Some railway companies in England have put on sleeping-cars, notably the " Wild Irishman," between Holyhead and London, and the " Scotch Limited Mail," from London to Edinburgh. In France, too, there are sleeping oars between Paris and Bordeaux, and also on two of the other lines; but to compare these, cars with a Pullman or a Wagner would be equivalent to comparing a grocer’s wagon to Mrs. Van Spuyten Dargole’s victoria. They are, however, a move in the right but as yet the traveling public has not taken to them, and while the first-class carriages will be full of suffering humanity, the sleepers will have many berths to let.

Diligence-traveling is rapidly dying out, since mountains are being tunneled and the iron road laid everywhere. The diligence for a mountain day trip is very delightful traveling; for a night journey it is a horror. The discomforts of the "good old coaching days," so rapturously referred to by our grandfathers, are still preserved in diligence travel, and a night in the wheezy, bone-setting, " leathern conveniency " will live long in the memory. I have done two consecutive nights in Mexico, sixteen mules being the team, the driver yelling at the top of 0a lungs, his assistant pelting the leading files with stones, and if I wasn’t as sore as Mickey Free’s father, I know nothing of contusions, abrasions and partial dislocations. I have crossed the Pyrenees from Perpignan to Gerona, To say that I was stiff as the mummy of one of the Ptolemies at the end of the journey is a close approximation to my condition. The Irish jaunting-car is a delightful conveyance, and has to be experienced in order to be appreciated. With a chosen companion, a good horse, a cheerful driver, and a " drop o’ the crayture" " in the well, the jaunting-car "bangs Banagher." Many a glorious spin I have had on Killarney, through the wilds of Connemara, and in the lovely valleys of Wicklow, and a more agreeable mode of conveyance it is impossible to conceive. I would never care to sit on a jaunting-car outside of "Ould Ireland," for, somehow or other, the vehicle seems to adapt itself to the country and to the people. In Connemara and the West of Ireland elongated jaunting-ears are run, each side capable of containing from eight to ten passengers. They are worked with four horses, usually garrons, or miserable animals, only fit for the Knacker’s Yard, or the Corrida de Toros in sunny Spain. The covered oar which confronts the American tourist at Queenstown is a relic of the dark ages, and ought to have disappeared with the sedan-chairs. An Irishman, upon being asked what was the difference between an inside and an outside car, promptly replied: " Shure, thin, the outside car has its wheels inside, an’ the inside car has its wheels outside."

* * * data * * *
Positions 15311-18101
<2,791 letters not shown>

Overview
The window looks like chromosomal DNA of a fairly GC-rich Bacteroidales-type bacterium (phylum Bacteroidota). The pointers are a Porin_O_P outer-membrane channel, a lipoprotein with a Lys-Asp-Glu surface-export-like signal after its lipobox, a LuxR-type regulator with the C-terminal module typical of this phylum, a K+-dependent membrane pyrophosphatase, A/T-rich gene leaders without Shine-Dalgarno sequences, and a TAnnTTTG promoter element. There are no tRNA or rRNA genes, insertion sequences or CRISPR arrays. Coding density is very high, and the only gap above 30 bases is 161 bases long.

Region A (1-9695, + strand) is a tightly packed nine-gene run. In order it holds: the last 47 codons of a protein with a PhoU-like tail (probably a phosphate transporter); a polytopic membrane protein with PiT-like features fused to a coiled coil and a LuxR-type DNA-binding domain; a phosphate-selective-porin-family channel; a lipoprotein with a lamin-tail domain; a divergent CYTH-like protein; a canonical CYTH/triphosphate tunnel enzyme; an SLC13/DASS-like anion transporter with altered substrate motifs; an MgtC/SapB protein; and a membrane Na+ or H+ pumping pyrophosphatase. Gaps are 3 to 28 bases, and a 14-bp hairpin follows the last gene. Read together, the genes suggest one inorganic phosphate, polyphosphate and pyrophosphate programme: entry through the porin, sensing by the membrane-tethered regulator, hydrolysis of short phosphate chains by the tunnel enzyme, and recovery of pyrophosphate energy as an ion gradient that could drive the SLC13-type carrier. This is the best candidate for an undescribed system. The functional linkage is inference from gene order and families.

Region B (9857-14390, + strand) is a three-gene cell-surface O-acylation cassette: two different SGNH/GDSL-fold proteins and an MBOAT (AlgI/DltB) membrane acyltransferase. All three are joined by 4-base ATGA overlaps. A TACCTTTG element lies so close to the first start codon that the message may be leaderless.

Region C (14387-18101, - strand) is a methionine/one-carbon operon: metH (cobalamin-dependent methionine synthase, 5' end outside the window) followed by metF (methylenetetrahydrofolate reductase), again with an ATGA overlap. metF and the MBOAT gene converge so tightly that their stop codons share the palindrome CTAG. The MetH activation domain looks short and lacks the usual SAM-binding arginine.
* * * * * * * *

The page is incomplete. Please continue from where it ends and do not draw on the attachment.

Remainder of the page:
The omnibuses of the world would form a not uninteresting article. By far the most comfortable and most elegant in my experience are those plying in Vienna—the horse-cars also taking the palm. Paris, too, is admirably and comfortably omnibused. The stages in this country are a little behind the age. They are lumbrous, cumbrous vehicles, uncomfortable to the last degree, and the system of packing people into them like figs in a drum is as reprehensible as it is abominable.

Our street-cars are eminently useful and-that is all. There is little or no attempt at either comfort or adornment, while in the principal cities of Europe the streetcar is a perfect model of both. The vehicles are roomy, elegantly gotten up, and exquisitely glean, while no overcrowding is permitted, and every woman is sure of a seat. The conductors and drivers wear uniforms, and are as presentable as Austrian Life-guardsmen. With us the greater the load the greater the praise to driver and conductor. The former is about as ragged and disreputable-looking a personage as the heavy villain in the melodrama; the latter, as a rule wears a uniform cap, sadly at variance with the remainder of his raiment. Our illustration of the agonies of the rear platform tells a piteous but o’er true tale. Fancy a lady having to fight her way through that closely packed mass of perspiring humanity. " How am I to get out ?" is the idea that weighs upon the mind of some delicate woman during the entire ride. The conductor is of no avail; he is powerless; and her chance of emancipation lies in a stout heart and a pair of sharp elbows. The light-fingered gentry approve highly of this system of packing street-cars especially since the wearing of watches and jewelry has become so fashionable. The basket nuisance in a street-car is one with which we are all tolerably familiar.